Gaston County COVID Cases, Hospitalizations Rise As Delta Variant Spreads

GASTONIA, N.C. (News Release) -– After more than a month of low COVID-19 case counts and hospitalizations, this week Gaston County began to see a rapid acceleration of both as the Delta variant begins to spread in the community.

The Delta variant is now estimated to account for more than four out of every five COVID-19 cases in the United States, and is causing severe disease and death in unvaccinated individuals.

“The Delta variant is much more infectious and transmissible than the original strain,” Gaston County Public Health Medical Director Dr. Tia Robertson said. “The viral load builds up quickly, making it more contagious earlier on in the course of the disease.”

Robertson urged anyone experiencing COVID-like symptoms to get tested at one of the numerous pharmacies, clinics or medical facilities across the county – particularly if they are unvaccinated. Some symptoms with the Delta variant may be more likely than others, with a loss of taste and smell a less common symptom than headaches, runny noses and sore throats, according to data from studies conducted in Great Britain.

In Gaston County the percent positive rate has now surpassed 5 percent for the first time since early May. Indeed, the number of Gaston County residents hospitalized due to COVID has climbed into the double digits for the first time in nearly two months. Additionally, the average age of those hospitalized has been trending younger, thanks in part to higher vaccination percentages among the county’s 65-and-older population.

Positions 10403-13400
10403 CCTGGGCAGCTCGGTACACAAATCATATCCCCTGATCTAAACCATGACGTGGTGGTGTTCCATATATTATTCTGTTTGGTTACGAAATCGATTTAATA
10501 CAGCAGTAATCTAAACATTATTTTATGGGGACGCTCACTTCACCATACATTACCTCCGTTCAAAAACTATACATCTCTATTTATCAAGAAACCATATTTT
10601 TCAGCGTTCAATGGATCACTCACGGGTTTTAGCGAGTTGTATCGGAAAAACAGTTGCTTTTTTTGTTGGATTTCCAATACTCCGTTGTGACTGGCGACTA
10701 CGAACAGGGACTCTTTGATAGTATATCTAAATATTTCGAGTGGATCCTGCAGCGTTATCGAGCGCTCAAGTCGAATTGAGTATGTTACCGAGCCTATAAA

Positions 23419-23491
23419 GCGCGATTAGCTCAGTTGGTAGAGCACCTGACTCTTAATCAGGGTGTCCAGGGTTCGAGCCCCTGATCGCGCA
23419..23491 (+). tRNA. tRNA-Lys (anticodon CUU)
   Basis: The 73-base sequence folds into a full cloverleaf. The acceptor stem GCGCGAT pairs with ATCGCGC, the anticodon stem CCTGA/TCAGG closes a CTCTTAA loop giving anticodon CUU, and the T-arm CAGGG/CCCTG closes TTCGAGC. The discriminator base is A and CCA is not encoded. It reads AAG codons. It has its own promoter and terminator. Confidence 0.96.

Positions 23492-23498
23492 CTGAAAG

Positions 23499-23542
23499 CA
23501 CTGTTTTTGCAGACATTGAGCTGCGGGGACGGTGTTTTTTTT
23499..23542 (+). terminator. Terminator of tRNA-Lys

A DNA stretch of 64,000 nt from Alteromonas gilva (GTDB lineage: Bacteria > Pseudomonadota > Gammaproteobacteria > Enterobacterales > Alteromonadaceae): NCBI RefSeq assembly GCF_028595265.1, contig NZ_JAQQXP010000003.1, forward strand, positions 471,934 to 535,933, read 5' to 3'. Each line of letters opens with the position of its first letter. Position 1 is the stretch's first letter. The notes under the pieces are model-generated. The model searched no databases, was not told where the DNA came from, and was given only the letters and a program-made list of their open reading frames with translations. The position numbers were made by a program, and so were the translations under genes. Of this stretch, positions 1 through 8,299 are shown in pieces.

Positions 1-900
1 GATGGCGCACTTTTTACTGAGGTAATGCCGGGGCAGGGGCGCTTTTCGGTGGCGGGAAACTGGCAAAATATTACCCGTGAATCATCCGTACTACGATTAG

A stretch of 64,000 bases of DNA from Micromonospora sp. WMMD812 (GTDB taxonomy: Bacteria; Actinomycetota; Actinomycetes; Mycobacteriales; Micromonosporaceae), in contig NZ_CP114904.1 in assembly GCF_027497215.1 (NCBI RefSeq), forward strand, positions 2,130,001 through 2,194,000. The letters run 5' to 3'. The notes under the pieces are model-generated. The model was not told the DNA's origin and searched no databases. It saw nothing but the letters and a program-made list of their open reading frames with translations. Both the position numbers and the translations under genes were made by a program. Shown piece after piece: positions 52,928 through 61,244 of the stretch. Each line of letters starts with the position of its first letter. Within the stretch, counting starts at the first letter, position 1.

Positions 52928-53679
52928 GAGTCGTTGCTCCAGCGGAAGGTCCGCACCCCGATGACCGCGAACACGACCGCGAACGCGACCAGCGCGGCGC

“More than a year after trials began for COVID vaccinations, we have yet to see significant adverse reactions,” Gaston County Board of Commissioners Chairman Tom Keigher said. “I respect folks’ decisions to not take the vaccine, but I do think there should be more consideration for others. We very well could end up back to where we’re wearing masks again if we don’t put an end to this while we have the chance.”

Public Health Director Steve Eaton said those that are unvaccinated should continue to wear a mask and social distance in public, but encouraged everyone who has not yet gotten a COVID-19 vaccine to do so. Gaston County’s Public Health Department allows for walk-in vaccinations Monday-Friday, and a full list of COVID-19 vaccine providers can be found at

“This is our chance to let people know who have been on the fence about this: Get your vaccine,” Eaton said. “It is the best way to protect yourself and your loved ones from this deadly disease.”

Thirty-six percent of all Gaston County residents are currently fully vaccinated against COVID-19. For North Carolina as a whole, that number is 46%.